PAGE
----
Asset and Fund Recovery Outside the EU

Advanced financial technology and broad accessibility to the internet enable different types of investors to participate in global markets, supervised and uncontrolled. In times where personal wealth and liquidity highlights, private investors seek ways to multiply their money. A perfect storm of objectives and opportunities allow legitimate financial professionals and obscure trading platforms to gain the attention of these private investors. Traditionally, local laws sought to protect the interest of residents. The accessibility to a global and often virtual market place changes this perspective where consumer protection laws do not always provide the much needed safeguards.

Trade unions and single market as implemented by for example the European Union seek to provide for a uniform framework for products, services and people. Within the EU, companies can use a single point of entry and be granted a license or passport to conduct transactions in any of the member states. It follows that rules to conduct business and protect consumers must be similar in all the member states. Although the protective measures via deposit protection and investment compensation are implemented at Union level, market entry and license control is not always uniform. The same applies to the possible route to the courts when investments incur unexpected losses.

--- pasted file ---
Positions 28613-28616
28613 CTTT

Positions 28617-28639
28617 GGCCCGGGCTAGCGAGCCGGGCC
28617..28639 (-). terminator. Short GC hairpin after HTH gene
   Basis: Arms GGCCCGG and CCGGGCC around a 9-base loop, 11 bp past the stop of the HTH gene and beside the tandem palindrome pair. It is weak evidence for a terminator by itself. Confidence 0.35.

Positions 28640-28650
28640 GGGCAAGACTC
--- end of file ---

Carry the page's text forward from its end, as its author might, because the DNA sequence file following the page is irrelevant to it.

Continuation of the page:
Whether financial losses are experienced in the EU or abroad, the objective of investors is always to minimize risk. This can either be done by taking on a personal insurance policy to protect the investment, by choosing financial institutions that are part of investment compensation schemes, or when the loss occurred outside the parameters of the agreement, by taking legal action. A common misunderstanding is that legal action always annuls the agreement and returns the initial investment.

Asset and fund recovery outside the EU often follows a different framework that starts with the approval of a license to provide or execute investment advice. Such frameworks in countries like the Seychelles or Belize are not always considered reliable and based on consumer and investor protection. Local laws then should provide sufficient safeguards. This is not always covered but in the Bahamas for example, extensive regulation exist for the prevention of money laundering and the resolution of troubled bank and trust companies.

Legal Floris LLC



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